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Tuesday, May 1, 2007

LABAN

Sepanjang proses eksperimentasi gerak bersama Aida Redza selama hampir sebulan lebih tempohari, usaha kami bertolak daripada parameter yang digariskan oleh tokoh inilah yang dikenali sebagai 'Laban Analysis' oleh Rudolf Laban. Jadi, aku rasa wajar untuk dikongsi bersama serba sedikit mengenai latarbelakang tokoh ini.

Rudolf Laban (1879-1953)

Rudolf Laban (1879-1953) was born in Austro-Hungary. Laban was a dancer, a choreographer and a dance / movement theoretician. One of the founders of European Modern Dance, his work was extended through his most celebrated collaborators, Mary Wigman, Kurt Jooss and Sigurd Leeder. Through his work, Laban raised the status of dance as an art form, and his explorations into the theory and practice of dance and movement transformed the nature of dance scholarship. He established choreology, the discipline of dance analysis, and invented a system of dance notation, now known as Labanotaion or Kinetography Laban. Laban was the first person to develop community dance and he has set out to reform the role of dance education, emphasising his belief that dance should be made available to everyone.
At the age of sixty, supported by Lisa Ullmann, he started a new phase in his career. He worked in industry, introducing work study methods to increase production through humane means, and greatly influenced the movement education culture in Britain opening, through Lisa Ullmann, The Art of Movement Studio in Manchester in 1946.

In 1953 the studios moved to a donated country estate in Addlestone. In his last years he concentrated on movement as behaviour, studying the behavioural needs of industrial workers and psychiatric patients. This enabled him to lay the technical basis for what is now the profession of movement and dance therapy, and a basis for the expressive movement training of actors.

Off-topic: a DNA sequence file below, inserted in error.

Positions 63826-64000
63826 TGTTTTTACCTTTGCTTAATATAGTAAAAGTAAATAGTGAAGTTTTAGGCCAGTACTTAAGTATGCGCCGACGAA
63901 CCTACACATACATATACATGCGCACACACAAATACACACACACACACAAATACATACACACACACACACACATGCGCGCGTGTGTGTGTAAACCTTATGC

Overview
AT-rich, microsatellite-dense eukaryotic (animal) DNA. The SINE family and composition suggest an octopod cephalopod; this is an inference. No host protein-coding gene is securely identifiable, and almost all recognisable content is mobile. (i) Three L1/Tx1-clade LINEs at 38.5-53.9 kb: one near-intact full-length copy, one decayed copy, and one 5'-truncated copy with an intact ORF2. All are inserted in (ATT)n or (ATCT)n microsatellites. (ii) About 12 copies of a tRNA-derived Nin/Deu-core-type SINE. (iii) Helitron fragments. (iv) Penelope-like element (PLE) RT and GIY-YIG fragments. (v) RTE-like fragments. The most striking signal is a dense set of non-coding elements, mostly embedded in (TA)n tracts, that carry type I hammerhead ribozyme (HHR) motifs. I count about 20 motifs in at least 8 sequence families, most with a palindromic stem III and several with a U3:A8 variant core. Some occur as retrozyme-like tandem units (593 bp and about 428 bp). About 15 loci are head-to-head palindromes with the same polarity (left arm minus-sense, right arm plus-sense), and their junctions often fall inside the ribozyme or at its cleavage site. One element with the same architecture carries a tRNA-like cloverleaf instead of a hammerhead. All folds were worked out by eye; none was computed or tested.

Rudolf Laban's ideas were influenced by the social and cultural changes of the time and the contexts that he worked in. The traditional constraints against showing feeling were beign questioned, opening the way for a freeing of the feeling body.

Rudolf Laban believed the best way to advocate this freedom was by mirroring it in dance and the movement arts. Freud’s discovery of the psyche, opened a previously closed door and the body’s sexuality need no longer be hidden. The movement arts were thought to be a great medium to express this new freedom, by men and women dancing barefoot and in little clothing.

In Paris and Munich (1900 - 1914) Rudolf Laban acquired his spiritual attitude and unique value regardless of gender, social status or educational standing. He interpreted this as valuing individuals own choice of movement , and self initiated vocabularies.Rudolf Laban spent twenty years understanding movement sufficiently to create signs on paper that could represent body parts moving in space and time dynamically.

5 comments:

mat gambier kashmiri said...

salam, tahniah atas kelahiran blog anda.

Bin Basra said...

terima kasih kerana sudi melawati blog ini

Faisal Tehrani said...

Salam,
Selamat berblog Kipli.

Bin Basra said...

selamat faizal, termotivasi oleh blog anda juga. terima kasih.

soulMerlin said...

Hello ~ My name is Henry Metcalfe and I studied with Lisa Ullmann and also taught at the Art of Movement Studio in Addlestone Surrey. I now choreograph in the theatre in England and I am touring with Joseph and the Amazing Technicolor Dreamcoat, which was written by Tim Rice and Andrew Lloyd-Webber.

Your account of Laban is very good.

Thank you

Henry Metcalfe